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Fortune on the Potential Fortune of Tablets



This is an interesting read on the potential fortune of Tablets from Fortune. Beginning with a quote from NVida that says “we’ve found our most personal computer” that is a morph of of a line often uttered in the days where only Microsoft was in the Tablet PC space, it is full of promise of things to come and also a bit wary.

Yes, it’s full of iPad, as it makes the argument that Apple is setting the pace, which is obviously true.  But it also talks a little about what other companies may or may not be thinking. Some interesting tidbits that I think bear hanging onto:

  • HP’s Phil McKinney says that a price point above $1000 would be “elitist.”
  • The author, Michael Copeland, speculates on whether or not Google will intro a Tablet.
  • Toshiba’s Jeff Barney says Toshiba will enter the slate space in late 2010 and 2011. He’s quoted as saying “And besides, we need new category creation to grow our industry.” That’s fascinating and points to some interesting thinking about the markets for computing in general. Have we topped out on notebooks/desktops/netbooks when it comes to innovation?
  • NVidia is apparently working on 50 different Tablets to be released. I’m guessing many of those are the same 50 that include ARM processors.

The wary part of the article I think is the most telling even if it is laid out almost as a toss away. Copeland says every one is waiting to see what happens this spring after the iPad launch and “not even Apple will know exactly what consumers will do with the iPad until, well, consumers start using the iPad.” Obvious, but spot on. I’m guessing there are a lot of nervous folks in the executive suites at a number of OEMs about now, including at Apple. 

If you put two and two together here, we’re seeing an industry betting largely on Apple creating a market that everyone else is anxious to capitalize on. Consumption is king in this market. Between selling ads and selling content, everyone is hoping they can change habits and create new ways of getting your money and your eyeballs. But will it work? That answer remains unknown.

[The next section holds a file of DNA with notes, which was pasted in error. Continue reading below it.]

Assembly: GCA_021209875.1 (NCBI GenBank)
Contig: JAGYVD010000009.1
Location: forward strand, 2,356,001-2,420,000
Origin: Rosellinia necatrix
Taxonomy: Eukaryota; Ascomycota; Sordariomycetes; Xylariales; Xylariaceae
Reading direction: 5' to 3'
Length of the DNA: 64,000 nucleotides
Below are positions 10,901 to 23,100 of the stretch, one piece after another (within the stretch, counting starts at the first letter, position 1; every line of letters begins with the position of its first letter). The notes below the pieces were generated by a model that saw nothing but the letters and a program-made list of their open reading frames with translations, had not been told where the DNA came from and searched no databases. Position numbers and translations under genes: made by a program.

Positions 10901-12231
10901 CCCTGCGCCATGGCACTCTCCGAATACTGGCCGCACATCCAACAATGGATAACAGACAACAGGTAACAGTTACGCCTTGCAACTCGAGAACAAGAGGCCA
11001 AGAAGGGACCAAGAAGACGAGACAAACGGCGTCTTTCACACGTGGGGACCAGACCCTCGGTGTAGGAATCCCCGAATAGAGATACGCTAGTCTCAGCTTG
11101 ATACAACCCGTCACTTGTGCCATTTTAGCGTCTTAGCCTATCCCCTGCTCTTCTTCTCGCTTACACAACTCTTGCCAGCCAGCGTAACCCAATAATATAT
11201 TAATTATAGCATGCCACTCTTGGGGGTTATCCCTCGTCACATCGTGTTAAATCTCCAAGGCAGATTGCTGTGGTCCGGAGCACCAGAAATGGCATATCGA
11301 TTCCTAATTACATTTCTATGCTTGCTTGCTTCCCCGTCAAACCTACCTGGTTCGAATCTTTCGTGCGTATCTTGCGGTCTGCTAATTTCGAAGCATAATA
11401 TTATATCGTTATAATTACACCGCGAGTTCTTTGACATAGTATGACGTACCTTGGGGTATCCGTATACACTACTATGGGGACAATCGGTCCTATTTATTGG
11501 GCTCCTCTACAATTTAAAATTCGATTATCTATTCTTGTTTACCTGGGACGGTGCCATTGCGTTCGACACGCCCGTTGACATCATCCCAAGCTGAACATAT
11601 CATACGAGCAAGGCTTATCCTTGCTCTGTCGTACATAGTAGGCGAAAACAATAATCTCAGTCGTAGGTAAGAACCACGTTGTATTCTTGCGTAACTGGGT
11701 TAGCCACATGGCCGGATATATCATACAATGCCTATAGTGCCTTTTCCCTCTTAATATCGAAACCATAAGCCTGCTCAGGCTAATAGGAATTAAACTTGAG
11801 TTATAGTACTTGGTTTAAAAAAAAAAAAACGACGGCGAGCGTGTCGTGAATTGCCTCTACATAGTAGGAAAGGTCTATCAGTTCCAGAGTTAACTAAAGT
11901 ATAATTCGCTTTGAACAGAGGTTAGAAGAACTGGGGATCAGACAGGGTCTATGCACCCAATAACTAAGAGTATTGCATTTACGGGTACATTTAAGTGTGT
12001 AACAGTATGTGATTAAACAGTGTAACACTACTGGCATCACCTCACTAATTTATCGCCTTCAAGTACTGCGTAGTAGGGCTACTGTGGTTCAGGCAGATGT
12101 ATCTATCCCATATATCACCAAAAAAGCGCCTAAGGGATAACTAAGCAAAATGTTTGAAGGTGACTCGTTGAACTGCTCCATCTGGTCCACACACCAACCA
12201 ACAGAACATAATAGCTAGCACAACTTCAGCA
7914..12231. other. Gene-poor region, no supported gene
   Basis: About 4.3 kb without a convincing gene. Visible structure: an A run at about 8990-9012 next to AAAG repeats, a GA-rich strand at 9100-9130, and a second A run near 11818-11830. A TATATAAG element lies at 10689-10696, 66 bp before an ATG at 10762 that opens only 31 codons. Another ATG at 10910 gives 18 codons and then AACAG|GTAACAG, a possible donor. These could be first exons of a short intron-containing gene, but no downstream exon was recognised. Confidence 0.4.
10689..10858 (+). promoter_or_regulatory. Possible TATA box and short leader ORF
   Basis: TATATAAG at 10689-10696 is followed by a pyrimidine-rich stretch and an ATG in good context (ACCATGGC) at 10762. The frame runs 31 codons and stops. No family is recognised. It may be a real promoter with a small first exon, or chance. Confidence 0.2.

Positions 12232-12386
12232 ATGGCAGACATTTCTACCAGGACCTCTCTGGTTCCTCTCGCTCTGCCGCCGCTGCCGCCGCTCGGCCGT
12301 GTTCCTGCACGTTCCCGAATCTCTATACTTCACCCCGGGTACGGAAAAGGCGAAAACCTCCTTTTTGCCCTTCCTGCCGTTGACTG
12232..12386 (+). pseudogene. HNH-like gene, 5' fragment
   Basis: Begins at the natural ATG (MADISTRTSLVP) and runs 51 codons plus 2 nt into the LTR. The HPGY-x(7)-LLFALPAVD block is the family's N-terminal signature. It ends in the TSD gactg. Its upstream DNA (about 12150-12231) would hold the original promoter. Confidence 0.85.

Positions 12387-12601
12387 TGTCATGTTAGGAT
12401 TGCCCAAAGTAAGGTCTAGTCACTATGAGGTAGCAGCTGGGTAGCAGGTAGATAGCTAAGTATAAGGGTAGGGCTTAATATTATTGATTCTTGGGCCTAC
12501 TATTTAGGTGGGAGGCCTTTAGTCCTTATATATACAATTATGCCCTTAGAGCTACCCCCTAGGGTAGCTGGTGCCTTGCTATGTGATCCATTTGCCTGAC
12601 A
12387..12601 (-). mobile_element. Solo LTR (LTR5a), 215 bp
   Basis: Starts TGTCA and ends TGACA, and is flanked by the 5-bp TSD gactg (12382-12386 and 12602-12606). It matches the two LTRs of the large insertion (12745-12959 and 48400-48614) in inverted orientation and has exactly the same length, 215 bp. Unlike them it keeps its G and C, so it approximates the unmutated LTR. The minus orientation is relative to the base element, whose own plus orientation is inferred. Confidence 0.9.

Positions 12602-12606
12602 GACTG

We’re on the cusp of a period that will determine quite a bit about Tablets and computing in general and all eyes are on Cupertino. It will be fascinating to watch.

1 Comment

1 Comment

  1. Loren Heiny

    03/11/2010 at 2:32 pm

    The iPad shown in the photo here hopefully gives a hint to the HP team assembling the forthcoming slate: rework the onscreen keyboard in Windows 7. In the TIP, for example, the space bar is way too narrow and shifted to the left. It’s not evenly spaced like shown here in the iPad’s screen keyboard. Fingers crossed that Microsoft is going to address this in a service pack (like a capacitive SP or similar) or has a simple work around that manufacturers can use. Let’s hope that here at least HP doesn’t go off on its own and build its own onscreen keyboard that introduces more complexities.

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